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Emergencies & Your Health: If you have to evacuate

Getting ready to leave

CalFire suggests doing these things in advance at the evacuation warning stage  so you can leave quickly when an order to evacuate comes.

  • Make sure you know your community’s emergency response plan and have a plan on where to go when it is time to evacuate, and best routes for leaving your location.
  • Fill up the car's gas tank; make sure it is fully charged (if electric).
  • Shut all windows and doors. (In a fire evacuation, leave the doors unlocked; otherwise lock when you leave.)
  • Remove flammable window shades or lightweight curtains 
  • Move furniture to the center of the room, away from windows and doors, if possible
  • Shut off gas at the meter; turn off pilot lights.
  • Leave some lights on (visible from road) so emergency response team can see your house at night or under smoky conditions.
  • Shut off the air conditioning.
  • Load evacuation kits into car, and back it into the driveway (for a quicker getaway) with all doors and windows closed. Carry your car keys with you.
  • Check on neighbors and make sure they are preparing to leave.
  • Locate your pets and keep them nearby; prepare farm animals for transport and think about moving them to a safe location early.

 

For more advance preparation during fire warnings, see:

Make evacuation kits

The absolute essentials to take when we have to evacuate, according to CalFire's Wildfire Action Plan, are the 5 Ps:

 

CalFire's basic evacuation kit checklist:

As mentioned in CalFire's 5 Ps list, it is wise to include in any evacuation kit:

  • Folder or envelope with copies of important documents - birth certificates, COVID vaccine certificates, marriage certificates, car registration and proof of insurance, title to your home or your rental agreement, contact numbers and account information for homeowner's or renter's insurance, identity documents, etc. - so in a worst case scenario, if all is lost you have the details your need to rebuild your life. Scanned copies in electronic format on a computer are useful, but having a paper backup could make a big difference in a disaster.
  • Ditto important medical records and irreplaceable items you just can't live without.
  • If you can't bring along a computer, make sure that it is completely backed up in some way that you could access it easily again (cloud storage, and/or on disks or hard drives that you take with you).  
  • If you can bring a laptop and/or portable computing device with you, be sure to include power cords and chargers also.

 

Prepare - or make checklists for - different kinds of evacuation kits.

With advanced planning (and enough advance time), we can make the evacuation process much easier by preparing kit(s) ahead of time.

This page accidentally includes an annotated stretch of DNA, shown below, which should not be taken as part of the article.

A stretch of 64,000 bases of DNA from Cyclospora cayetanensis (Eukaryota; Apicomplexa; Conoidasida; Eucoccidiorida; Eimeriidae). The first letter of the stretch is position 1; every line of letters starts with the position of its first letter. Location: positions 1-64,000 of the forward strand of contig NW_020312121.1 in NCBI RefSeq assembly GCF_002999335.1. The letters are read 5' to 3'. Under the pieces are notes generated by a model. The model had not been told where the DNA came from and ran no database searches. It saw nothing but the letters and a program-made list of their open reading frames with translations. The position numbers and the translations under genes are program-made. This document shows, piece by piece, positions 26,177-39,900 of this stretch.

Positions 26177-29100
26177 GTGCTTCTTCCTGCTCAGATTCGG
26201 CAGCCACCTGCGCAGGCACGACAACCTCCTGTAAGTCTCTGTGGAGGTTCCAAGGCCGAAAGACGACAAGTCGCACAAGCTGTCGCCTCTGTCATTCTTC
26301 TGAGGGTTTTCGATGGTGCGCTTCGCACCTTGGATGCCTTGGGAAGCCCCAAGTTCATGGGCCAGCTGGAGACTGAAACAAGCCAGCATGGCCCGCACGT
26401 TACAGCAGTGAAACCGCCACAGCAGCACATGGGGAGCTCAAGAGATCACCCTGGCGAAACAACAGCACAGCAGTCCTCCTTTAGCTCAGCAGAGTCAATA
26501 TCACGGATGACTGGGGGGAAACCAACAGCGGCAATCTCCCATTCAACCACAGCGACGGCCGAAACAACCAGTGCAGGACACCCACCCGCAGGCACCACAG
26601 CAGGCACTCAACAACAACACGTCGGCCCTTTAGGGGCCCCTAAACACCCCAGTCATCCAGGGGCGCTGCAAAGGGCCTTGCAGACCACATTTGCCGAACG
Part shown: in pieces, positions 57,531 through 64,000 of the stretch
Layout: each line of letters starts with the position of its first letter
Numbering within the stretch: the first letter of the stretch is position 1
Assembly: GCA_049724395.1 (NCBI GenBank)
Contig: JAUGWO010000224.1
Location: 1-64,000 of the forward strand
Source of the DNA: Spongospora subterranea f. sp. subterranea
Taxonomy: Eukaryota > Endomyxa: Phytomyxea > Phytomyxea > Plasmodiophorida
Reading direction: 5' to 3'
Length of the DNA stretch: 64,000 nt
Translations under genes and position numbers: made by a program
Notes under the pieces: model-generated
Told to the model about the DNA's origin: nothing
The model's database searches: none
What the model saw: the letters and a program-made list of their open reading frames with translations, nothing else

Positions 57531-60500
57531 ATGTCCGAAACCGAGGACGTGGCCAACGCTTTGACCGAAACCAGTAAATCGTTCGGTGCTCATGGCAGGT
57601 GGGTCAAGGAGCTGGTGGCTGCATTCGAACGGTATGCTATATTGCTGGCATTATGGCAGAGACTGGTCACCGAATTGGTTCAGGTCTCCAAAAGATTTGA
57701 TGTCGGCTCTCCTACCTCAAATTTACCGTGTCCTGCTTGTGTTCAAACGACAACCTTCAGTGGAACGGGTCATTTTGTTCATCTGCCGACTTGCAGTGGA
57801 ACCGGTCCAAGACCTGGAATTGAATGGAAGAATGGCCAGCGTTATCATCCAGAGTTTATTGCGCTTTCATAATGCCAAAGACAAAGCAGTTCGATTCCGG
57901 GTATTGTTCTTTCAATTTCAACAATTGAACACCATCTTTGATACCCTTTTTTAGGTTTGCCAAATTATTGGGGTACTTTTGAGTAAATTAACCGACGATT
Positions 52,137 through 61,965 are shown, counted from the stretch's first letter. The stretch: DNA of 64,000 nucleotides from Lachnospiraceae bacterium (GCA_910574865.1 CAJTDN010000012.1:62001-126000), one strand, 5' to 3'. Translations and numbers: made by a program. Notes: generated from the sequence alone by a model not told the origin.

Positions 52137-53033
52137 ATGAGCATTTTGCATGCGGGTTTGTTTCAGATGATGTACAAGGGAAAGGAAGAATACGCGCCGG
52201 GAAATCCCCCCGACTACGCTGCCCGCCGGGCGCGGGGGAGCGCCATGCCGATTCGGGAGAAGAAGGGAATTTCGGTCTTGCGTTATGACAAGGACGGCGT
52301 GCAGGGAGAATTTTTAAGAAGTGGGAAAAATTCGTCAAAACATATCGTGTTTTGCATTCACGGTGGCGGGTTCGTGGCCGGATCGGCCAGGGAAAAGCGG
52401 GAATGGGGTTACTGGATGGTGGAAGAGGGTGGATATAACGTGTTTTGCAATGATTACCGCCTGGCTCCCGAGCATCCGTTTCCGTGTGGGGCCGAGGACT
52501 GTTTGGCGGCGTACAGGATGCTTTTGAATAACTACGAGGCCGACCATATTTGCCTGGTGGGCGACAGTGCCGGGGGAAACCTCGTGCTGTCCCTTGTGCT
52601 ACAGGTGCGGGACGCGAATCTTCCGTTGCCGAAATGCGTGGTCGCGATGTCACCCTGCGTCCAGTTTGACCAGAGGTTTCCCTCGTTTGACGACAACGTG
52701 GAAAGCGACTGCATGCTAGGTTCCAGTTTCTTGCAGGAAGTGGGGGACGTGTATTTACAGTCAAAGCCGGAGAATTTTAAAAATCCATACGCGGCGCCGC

There are different kinds of evacuation kits to have on-hand.

  • A bug out kit or grab & go kit includes what will be needed for approx. 72 hours, and assumes that you will find shelter indoors (with family, a friend, or an emergency shelter in a community center or other public building).
  • A survival kit should contain supplies for more than 3 days, and might include camping equipment, food and food storage, water purification and sanitation supplies, solar device chargers, battery-powered lights and radio, and animal supplies. These things will be needed if evacuating to a county fairground or similar open space.
  • A car kit should include supplies to help you survive if stuck in a car without power for 24 hours (or longer), like warm hats / gloves /coats or thermal blankets, sufficient water, and emergency food; plus flares, reflective triangles, or other emergency rescue lights; and perhaps also battery-powered device chargers and/or radio. You can start with a basic car emergency kits obtained from automotive supply stores and add the rest.

if you have pets that will come with you, or larger animals to evacuate, you will need to include supplies for them also.

In addition, it's a very good idea to have a first-aid kit handy to care for injuries.

These links suggest what to include in your evacuation kit, depending on your assessment of how long the evacuation might last and on where you can go. The other links in this guide also have recommendations for what to put in your evacuation kit - customize your kit(s) to fit your family's needs.

Here's one example of a bug out kit for an older adult:

Find your emergency shelter

If an emergency warning has been announced, take a moment to locate the nearest public emergency shelter(s) - there might not be enough time to figure out where to go, once an evacuation order is issued. Besides locating the closest shelter(s), check the route needed to get there, and chart alternate paths in case roads are closed.

COVID-19 adds complications for public emergency shelters. 

Whether sheltering-in-place or going to a mass shelter, this site has useful advice:

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